There were a few names that grabbed the attention in Joe Schmidt's Irish panel announced last week and, leaving Jack Conan's selection aside, from a Leinster point of view, the names of Messrs O'Brien, Healy and Ruddock stood out. All at varying levels of recovery but a pleasant surprise that three of Leinster's main ball-carriers were finally in the mix after varying degrees of injury frustration.
For Rhys Ruddock, the fractured forearm could not have come at a worse time and arguably during his best season yet in Leinster colours.
"I actually think that last year I made huge strides in terms of my performance levels for Leinster and obviously I played in the Six Nations against Italy and again in the summer tour, but definitely this season was about carrying that form and that momentum with me and I think I have done that.
"So in that regard it was frustrating to be honest to pick up the injury at a time when I felt I was going well and then you are hoping that you will heal quickly to just get back out there."
The injury itself was similar to that suffered by Ben Te'o and the original prognosis was good but four weeks in a cast was a challenge.
"The first four weeks were the worst. In the cast above the elbow and having to find alternative ways to keep fit and active. A lot of bike work and lower limb weights but the last couple of weeks have been really good and I am starting to make progress towards the ultimate goal which is to play for Leinster again."
A quick look at the cast during that time would also show the level to which professional athletes can now be aided in their recovery.
"The cast itself had an opening I suppose you'd call it and that allowed for ultrasound treatment on the arm without compromising the cast or the positioning of the arm. It was to stimulate bone healing and I gave it a go and hopefully it will stand to me and the arm will be as strong as ever."
The cast is now off and he is back training. The relief is palpable as he loves being back, albeit in an empty Leinster HQ.
"Yeah, everyone is off this week so it's a bit odd being around but it's just great to be back in the gym or doing stuff on the pitch without the cast and that holding me back. But I am dying to get going again and the recovery will certainly get easier from now on in. I hope that I get the chance to show that a few weeks out haven't hindered my performance levels and that I can take up where I left off."
Up until the injury he had played in all four of Leinster's Champions Cup games, had featured in five Guinness Pro12 games and had played in two of Ireland's autumn Tests. Both Matt O'Connor and Joe Schmidt obviously liked what they saw.
"Again I think last season was the big factor and I gained a lot of confidence from the way I played and the fact that Matt and Joe had faith in me. The game time I got with Leinster and the opportunities with Ireland meant that I was more comfortable and going out there week in and week out, and playing in the big games, just brings you on hugely."
Though only 24, he has been name-checked by other more established members of the Leinster squad as being a leader. Has he taken a conscious decision to step into that role?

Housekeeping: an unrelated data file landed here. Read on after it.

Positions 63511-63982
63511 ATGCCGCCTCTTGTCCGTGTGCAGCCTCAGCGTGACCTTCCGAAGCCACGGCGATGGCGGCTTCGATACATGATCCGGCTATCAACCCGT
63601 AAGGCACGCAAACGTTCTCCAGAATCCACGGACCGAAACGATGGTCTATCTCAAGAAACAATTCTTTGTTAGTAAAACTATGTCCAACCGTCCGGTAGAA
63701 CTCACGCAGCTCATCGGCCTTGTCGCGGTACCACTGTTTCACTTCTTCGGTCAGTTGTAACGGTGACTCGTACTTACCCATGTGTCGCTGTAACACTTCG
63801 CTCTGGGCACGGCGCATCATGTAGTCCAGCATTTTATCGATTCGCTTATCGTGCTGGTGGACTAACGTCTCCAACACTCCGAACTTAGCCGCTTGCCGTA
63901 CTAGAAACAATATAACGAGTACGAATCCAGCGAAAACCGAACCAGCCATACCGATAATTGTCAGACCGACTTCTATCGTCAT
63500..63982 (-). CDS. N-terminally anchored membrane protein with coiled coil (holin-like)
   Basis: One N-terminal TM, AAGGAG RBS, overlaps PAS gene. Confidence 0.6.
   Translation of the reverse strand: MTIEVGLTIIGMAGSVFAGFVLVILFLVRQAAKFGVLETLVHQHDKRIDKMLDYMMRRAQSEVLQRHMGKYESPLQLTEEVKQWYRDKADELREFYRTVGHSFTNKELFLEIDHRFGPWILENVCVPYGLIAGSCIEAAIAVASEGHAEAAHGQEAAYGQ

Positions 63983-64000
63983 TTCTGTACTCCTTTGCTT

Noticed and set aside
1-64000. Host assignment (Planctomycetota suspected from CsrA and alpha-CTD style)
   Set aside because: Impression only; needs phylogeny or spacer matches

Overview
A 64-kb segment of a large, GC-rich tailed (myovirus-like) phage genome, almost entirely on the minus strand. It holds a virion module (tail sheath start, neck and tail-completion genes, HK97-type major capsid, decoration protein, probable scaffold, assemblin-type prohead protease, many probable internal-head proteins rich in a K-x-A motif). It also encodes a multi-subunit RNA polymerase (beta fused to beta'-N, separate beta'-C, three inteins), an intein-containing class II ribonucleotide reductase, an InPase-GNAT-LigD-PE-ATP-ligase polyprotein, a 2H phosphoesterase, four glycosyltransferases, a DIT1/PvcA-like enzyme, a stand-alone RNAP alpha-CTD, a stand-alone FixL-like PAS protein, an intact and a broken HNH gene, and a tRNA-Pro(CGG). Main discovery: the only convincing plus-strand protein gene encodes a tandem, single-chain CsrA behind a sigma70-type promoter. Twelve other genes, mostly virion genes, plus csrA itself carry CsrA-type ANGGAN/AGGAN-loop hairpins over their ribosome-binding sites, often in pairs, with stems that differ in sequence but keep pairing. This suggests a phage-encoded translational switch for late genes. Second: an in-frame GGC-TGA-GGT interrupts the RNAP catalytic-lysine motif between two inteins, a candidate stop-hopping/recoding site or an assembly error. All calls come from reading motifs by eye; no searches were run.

"I never really tried to have that leadership influence especially if I didn't feel that I had earned it so I suppose being more comfortable and playing more and being happy with how I was playing, I have maybe started talking more but I don't think it's a conscious decision, you just feel your way into it. But I think it's only natural the more time you spend in the jersey."
Leadership material perhaps, but what of the criticism? It is one thing for the more established players to hear it, does it affect the younger players within the camp?
"I know it's the cliché but I honestly don't read the papers, but of course you pick up on stuff from mates and what not. But to be honest you back the environment that Matt has built in here and that we drive as players. We have an excellent culture and that too can act as a bit of a shield.
"Don't get me wrong, we have an environment that is very driven and we demand high standards of each other so, believe me, there is no harsher critic than ourselves but that stays between these four walls of the club. We have looked long and hard at why the performances weren't quite there but I think in the last six weeks or so we have seen things come together.
"You will always have blips and off days like against Munster but why did that happen? As long as we learn from it as our focus turns to the next game, then it's been worthwhile. To be fair to the lads, they have done that over that time and I think we deserve to be where we are. There is a massive carrot there for us."
Where they are is a quarter-final meeting with Bath in the Champions Cup in the Aviva. Before that there is also the small matter of trying to consolidate their top four Pro12 position while the internationals are away. The focus in that regard is on the Dragons.
"We always emphasise this period in the season as being of critical importance. Last year during the four games of the Six Nations we won all the games. It gives an opportunity to the younger lads or those that haven't had much game time, to show what they can do and press their case.
"For me, it's great to have that focus of a game again. Have a date in my mind knowing that it is within touching distance. I want to prove myself again. I know they are also looking at that game as a return date for Zane and even for Cian and Seanie to be involved, so we'll see. There is plenty of rugby and training to be played between now and then but it would be nice to run out in the RDS for my return game."